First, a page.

Mike Schmidt and Paul Molitor watched an exhibition game Monday from opposite dugouts here at the Philadelphia Phillies’ spring training camp. Historically, they belong to the same team, as Hall of Famers with plaques in Cooperstown, N.Y. But on an issue that divides so many in baseball, Schmidt and Molitor disagree.
Pete Rose, the career hits leader, has applied for reinstatement to Major League Baseball, which barred him for life in 1989 for gambling on games played by the Cincinnati Reds, the team he was managing. Rose’s request will be reviewed by the new commissioner, Rob Manfred, who succeeded Bud Selig in January.
Selig never ruled on the Rose case, effectively upholding the agreement Rose had signed under Commissioner Bart Giamatti, who died of a heart attack eight days later. Fay Vincent, who served between Giamatti and Selig, believes Manfred will not bring Rose back.
“I really don’t think it’s very difficult at all, and I don’t think Manfred is going to think of it as very difficult,” Vincent said in a telephone interview. “He’s going to think of it only in baseball terms.”
Monday, March 23, 2015
Pete’s real crime? That haircut.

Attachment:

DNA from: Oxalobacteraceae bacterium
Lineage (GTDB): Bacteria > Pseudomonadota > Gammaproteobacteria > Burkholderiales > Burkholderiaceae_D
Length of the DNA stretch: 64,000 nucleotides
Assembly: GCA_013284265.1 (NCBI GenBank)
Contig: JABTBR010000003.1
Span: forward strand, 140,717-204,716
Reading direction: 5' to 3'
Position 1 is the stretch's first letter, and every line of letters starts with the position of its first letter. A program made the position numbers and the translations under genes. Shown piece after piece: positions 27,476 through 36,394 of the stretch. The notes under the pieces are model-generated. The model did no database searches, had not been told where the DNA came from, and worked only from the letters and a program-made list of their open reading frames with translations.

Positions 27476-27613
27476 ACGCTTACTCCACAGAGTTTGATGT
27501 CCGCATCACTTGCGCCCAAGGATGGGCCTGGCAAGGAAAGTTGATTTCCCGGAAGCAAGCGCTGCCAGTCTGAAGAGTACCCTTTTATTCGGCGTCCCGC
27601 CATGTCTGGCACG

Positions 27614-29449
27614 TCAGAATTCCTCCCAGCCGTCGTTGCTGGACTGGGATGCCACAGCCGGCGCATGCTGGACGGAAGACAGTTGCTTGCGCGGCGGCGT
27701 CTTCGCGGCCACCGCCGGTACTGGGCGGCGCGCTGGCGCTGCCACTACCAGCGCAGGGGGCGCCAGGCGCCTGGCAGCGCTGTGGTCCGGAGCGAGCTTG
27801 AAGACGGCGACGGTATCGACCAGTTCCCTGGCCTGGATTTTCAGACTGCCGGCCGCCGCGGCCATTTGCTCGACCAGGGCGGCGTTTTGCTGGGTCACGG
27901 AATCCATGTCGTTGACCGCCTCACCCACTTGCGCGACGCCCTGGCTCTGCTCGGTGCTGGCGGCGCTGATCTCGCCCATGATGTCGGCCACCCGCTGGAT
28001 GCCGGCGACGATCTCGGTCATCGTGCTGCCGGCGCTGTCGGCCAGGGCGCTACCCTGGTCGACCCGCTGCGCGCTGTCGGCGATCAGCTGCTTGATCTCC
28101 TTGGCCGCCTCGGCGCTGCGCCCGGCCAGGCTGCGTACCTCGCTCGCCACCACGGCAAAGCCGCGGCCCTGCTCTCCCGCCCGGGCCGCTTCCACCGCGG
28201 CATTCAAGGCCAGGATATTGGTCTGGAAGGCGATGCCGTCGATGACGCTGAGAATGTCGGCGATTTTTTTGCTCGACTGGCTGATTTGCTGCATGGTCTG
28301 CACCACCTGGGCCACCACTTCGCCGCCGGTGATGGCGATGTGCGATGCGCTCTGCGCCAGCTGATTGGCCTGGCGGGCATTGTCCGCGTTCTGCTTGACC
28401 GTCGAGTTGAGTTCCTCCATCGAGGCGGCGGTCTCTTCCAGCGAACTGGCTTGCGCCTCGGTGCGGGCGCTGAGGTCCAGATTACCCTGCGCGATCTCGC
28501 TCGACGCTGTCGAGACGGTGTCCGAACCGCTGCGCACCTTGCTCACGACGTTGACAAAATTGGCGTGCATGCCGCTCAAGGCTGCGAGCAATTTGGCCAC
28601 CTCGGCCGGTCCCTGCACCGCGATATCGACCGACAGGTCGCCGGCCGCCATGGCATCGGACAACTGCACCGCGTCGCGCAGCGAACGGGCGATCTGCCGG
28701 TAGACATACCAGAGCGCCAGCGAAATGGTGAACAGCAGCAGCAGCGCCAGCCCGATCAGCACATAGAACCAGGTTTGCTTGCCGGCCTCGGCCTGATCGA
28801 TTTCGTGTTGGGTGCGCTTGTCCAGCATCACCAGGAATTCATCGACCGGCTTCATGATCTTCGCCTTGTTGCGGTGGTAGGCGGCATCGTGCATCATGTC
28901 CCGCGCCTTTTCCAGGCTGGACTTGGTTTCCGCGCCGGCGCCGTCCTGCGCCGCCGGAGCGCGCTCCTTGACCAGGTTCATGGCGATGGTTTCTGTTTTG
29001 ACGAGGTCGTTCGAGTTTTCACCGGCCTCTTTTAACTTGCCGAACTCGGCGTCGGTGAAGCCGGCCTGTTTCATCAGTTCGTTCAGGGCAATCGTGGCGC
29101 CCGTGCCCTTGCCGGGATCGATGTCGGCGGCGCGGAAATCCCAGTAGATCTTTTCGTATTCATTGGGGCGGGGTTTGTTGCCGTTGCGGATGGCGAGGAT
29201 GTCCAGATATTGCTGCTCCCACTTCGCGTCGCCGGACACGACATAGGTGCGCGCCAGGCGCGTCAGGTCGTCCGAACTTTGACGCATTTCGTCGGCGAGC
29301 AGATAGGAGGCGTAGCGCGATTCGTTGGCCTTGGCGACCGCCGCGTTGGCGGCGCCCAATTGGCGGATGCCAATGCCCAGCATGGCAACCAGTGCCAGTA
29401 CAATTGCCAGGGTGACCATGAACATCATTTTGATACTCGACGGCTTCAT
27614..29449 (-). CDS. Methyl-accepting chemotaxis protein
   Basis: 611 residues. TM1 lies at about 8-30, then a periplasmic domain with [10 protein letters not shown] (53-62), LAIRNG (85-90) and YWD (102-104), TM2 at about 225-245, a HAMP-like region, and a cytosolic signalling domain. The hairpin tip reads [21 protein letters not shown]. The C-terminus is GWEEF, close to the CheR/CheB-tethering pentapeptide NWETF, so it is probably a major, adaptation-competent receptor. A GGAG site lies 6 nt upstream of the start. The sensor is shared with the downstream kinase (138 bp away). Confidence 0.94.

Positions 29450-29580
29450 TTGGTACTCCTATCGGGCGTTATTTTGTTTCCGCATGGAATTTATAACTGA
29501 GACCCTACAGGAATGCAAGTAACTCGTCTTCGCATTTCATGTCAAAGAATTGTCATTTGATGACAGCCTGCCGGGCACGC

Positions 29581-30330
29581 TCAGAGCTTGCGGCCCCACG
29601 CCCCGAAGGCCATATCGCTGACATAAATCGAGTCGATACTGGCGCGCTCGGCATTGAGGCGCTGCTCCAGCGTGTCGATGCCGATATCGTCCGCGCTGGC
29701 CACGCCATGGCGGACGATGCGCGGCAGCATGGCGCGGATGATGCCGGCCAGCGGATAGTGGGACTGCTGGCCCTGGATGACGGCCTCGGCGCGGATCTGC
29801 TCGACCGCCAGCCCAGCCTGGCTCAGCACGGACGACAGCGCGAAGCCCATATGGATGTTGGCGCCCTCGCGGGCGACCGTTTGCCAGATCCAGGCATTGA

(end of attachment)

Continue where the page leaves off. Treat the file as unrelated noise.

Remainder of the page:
It was fairly common knowledge back then that Giamatti was open to a suspension for Rose if the Reds manager would admit to gambling on baseball and enter treatment for his gambling addiction.
Yet, according to Dowd, it went further than that. Dowd now says he and Giamatti worked with federal prosecutors and even the FBI to work out a deal that any pending charges for tax evasion against Rose would be dropped if he came clean.
In addition, FBI agents worked behind the scenes to ensure that Rose’s gambling debts with the New Jersey loan sharks and bookies that numbered in the hundreds of thousands would be forgiven, Dowd now says.
Got all that? If you believe Dowd, Rose’s real crime wasn’t the gambling; it’s that he wouldn’t accept a plea bargain.
Sorry, but you can’t have it both ways. You cannot, as an investigator or Commissioner or whomever, argue that a crime is so terrible that the ultimate punishment is absolutely necessary, then argue in the next breath that simply admitting the crime would justify a significantly lesser punishment.
Monday, March 16, 2015
What are the odds?
Major League Baseball commissioner Rob Manfred says he has received a formal request from Pete Rose asking that his lifetime ban be lifted and that he will consider the all-time hits leader’s request “on its merits.”
“I want to make sure I understand all of the details of the Dowd Report and Commissioner [Bart] Giamatti’s decision and the agreement that was ultimately reached,” Manfred said after a meeting with Los Angeles Dodgers players in Arizona on Monday morning. “I want to hear what Pete has to say, and I’ll make a decision once I’ve done that.”
Rose’s previous efforts to gain leniency from commissioners Fay Vincent and Bud Selig were never considered.